Wembley murder could be solved by anonymous letter writer

Cops appeal to authors of unsigned letters to come forward and help crack 12-year-old murder case

DETECTIVES are appealing for the authors of two anonymous letters to come forward and help them solve a 12-year-old murder case.

Investigating officers from Wembley Police Station were sent the letters days after the body of Nijole Siskeviciene was discovered outside garages at the back of Lancelot Road, Wembley, on October 20, 1998.

The 44-year-old had been living 200 yards away from where she was dumped for a week after moving from Charteris Road, Kilburn.

The Lithuanian divorcee and mother-of-one had been strangled elsewhere.

The two letters sent to the police, that are believed to have been written by different people, described seeing her killers carrying her body.

As the 12th anniversary of her murder approaches, detectives have released photos of the two envelopes that contained the letters in an effort that the writers will come forward.

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In the first letter, the author described seeing a woman being carried out of a house into a car in Lancelot Road by two black men between 1.15pm and 12.30pm.

The letter ended: “I am not much help, am I, I am too old, I am afraid to go outside my door.”

The second letter describes seeing two men lifting a woman wearing blue jeans and a blue jumper. The writer said: “Sorry, I do not want my family in this sort of thing.”

Nijole was found wearing jeans, a pale blue round-necked jumper, a distinctive multi-coloured three quarter length cardigan and open-toed shoes.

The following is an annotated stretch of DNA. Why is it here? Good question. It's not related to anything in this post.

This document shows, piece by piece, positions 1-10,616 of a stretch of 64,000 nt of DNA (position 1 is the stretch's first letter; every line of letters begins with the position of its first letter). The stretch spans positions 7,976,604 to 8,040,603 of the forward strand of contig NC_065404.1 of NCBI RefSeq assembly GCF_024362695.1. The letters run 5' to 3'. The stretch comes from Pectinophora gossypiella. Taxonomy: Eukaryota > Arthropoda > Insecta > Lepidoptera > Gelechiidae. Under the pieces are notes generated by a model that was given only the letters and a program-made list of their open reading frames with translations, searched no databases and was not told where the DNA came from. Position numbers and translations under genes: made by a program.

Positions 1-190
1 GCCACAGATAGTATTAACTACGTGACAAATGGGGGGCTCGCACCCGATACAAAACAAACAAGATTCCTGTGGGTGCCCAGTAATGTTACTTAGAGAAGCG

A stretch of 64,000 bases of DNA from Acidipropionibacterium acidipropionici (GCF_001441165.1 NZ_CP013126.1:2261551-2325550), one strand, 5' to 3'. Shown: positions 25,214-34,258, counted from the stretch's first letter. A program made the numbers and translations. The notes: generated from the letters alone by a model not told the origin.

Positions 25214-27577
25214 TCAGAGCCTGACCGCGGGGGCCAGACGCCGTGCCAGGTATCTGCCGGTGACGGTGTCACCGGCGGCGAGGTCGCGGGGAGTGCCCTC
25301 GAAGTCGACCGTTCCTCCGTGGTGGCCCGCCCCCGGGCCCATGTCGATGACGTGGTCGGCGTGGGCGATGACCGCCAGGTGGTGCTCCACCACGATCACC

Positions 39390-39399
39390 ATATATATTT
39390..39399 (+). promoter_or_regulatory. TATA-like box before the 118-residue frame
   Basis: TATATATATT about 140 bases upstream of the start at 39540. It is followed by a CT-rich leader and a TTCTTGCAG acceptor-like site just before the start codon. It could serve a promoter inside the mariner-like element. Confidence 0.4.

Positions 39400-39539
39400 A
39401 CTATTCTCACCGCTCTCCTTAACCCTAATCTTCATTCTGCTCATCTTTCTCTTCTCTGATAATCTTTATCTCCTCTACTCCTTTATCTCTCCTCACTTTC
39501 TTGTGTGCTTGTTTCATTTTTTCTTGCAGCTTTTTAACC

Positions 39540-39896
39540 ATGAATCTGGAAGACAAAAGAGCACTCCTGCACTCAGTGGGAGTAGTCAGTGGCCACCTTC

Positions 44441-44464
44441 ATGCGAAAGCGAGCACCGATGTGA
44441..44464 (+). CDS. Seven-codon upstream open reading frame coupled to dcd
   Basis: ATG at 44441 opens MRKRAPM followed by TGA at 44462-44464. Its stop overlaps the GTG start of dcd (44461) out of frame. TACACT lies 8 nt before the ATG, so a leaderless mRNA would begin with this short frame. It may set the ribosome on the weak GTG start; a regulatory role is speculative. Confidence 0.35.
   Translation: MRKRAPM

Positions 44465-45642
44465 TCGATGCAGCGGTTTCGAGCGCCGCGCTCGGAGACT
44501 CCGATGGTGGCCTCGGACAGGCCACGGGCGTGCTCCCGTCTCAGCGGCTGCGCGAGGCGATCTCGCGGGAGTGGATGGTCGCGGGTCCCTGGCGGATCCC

Her black leather handbag and her wristwatch have never been found.

Detective Superintendent Keith Niven, who is leading the murder hunt, said: “We are still appealing for the authors of the two letters to contact us.

“I know that originally they did not want to speak to police, but the passage of time may now mean that people feel able to come forward, it is important that they know the information they may have is still valuable to us and we would like to speak to them.”

Last month the Times revealed that detectives had revisited the case and had managed to obtain a partial DNA from Ms Siskeviciene’s body.

This breakthrough will allow police to eliminate any suspects from their enquiries.

DS Niven said: “At this moment in time we do not know the identity of this person, but all we need is a name and we will be able confirm who this profile belongs to.

“If you know or suspect who this may be please come forward.”

Ms Siskeviciene had moved to the UK in May 1997.

She left behind a son who was not living with her and had previously worked as a chambermaid.

But at the time of her death she was jobless, suffering from depression and had very little money.

DS Niven said: “I think it is fair to say Nijole came to England hoping to build a successful future for herself and her son.

“Unfortunately this was not to be and she died a lonely and depressed person.

“Nijole’s son is a lone voice and seeks justice for his mother who was clearly a defenceless and vulnerable person.

“I am committed to identifying who is responsible for Nijole’s death and ensuring that the perpetrator is placed before the courts.

“I would like to reassure anyone in possession of information relating to Nijole’s death that any concerns they may have about contacting police can be addressed and measures put in place to resolve any issues. Anything said can be treated in the strictest of confidence.

“Their evidence could be absolutely vital.”

Anyone with information is asked to call the incident room on 0208 733 4613 or Crimestoppers anonymously on 0800 555 111.